So you just downloaded an MP3 version of the latest Jennifer Lopez single from Gnutella or one of the other free file-sharing networks. You’re not feeling too guilty, and in any case, no one will ever know, right?
Don’t count on it. Lopez’s recording label, Epic Records, is owned by Sony Music Entertainment, and Sony is one of a number of media giants hiring the services of a new breed of content-tracking firms to combat digital piracy. These online private eyes are using the latest digital fingerprinting technology to scan public computer networks for unauthorized copies of music files, still images, movies and software. And they can watch as those illicit files spread from hard drive to hard drive-whether or not the files bear the invisible digital “watermarks” often used to identify their original owners.
At San Jose, CA-based BayTSP, for example, software engineers have developed a system that uses the unique characteristics of a client’s copyrighted content-amplitude and frequency in an audio file, for example-to extract a digital signature. The system then patrols the entire Internet, including the major file-sharing networks, scanning key sections of five to ten million files per day for matching signatures and automatically e-mailing infringement notices to offenders and their Internet service providers. Because the system doesn’t depend on embedded information to find copies, it can be used to locate files that may have been stolen years before the invention of watermarking. “You can give me a piece of pirated content that’s been on the Internet for five years, and I can still tell you what it is and where it’s being distributed on the Internet,” says Mark Ishiwara, BayTSP’s chief executive and technology officer.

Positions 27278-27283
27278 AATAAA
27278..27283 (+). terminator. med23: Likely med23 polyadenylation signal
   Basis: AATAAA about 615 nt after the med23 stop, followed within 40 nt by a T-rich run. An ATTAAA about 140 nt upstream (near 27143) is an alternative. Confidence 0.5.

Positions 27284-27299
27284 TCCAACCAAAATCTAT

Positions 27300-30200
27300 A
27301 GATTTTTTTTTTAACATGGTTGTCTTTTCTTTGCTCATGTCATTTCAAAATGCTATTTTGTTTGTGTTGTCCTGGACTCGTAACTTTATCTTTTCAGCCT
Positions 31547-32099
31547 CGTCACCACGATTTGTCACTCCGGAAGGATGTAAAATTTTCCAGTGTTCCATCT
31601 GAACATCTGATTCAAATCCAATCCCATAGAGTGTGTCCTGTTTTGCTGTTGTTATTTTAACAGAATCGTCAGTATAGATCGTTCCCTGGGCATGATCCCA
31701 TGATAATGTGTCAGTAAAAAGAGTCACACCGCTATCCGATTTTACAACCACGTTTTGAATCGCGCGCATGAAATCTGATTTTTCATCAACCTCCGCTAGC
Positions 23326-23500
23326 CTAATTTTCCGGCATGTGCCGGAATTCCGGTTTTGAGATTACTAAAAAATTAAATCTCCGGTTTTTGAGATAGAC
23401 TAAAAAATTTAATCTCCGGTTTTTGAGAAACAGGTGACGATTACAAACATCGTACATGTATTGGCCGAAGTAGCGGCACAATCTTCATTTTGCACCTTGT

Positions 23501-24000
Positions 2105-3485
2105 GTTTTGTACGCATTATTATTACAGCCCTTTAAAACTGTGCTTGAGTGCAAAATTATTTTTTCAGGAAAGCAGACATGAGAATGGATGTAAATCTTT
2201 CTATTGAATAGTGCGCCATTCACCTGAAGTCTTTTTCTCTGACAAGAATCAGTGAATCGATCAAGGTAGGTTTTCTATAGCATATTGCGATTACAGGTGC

BayTSP has competitors in the digital-policing market: Arlington, VA-based Cyveillance uses technology similar to BayTSP’s to track pirated corporate logos and sensitive business documents, while Seattle-based Loudeye Technologies and Alexandria, VA-based Relatable use the technology to help music companies gauge how widely their songs are being traded. But BayTSP clients such as Adobe Systems, the San Jose-based maker of graphic-arts and document-sharing software, say the company’s help in sniffing out and confronting pirates is quickly becoming indispensable. “It gives us an idea of how much pirated product is out there and who’s using it,” says Cynthia Navarro, manager of Adobe’s antipiracy programs.
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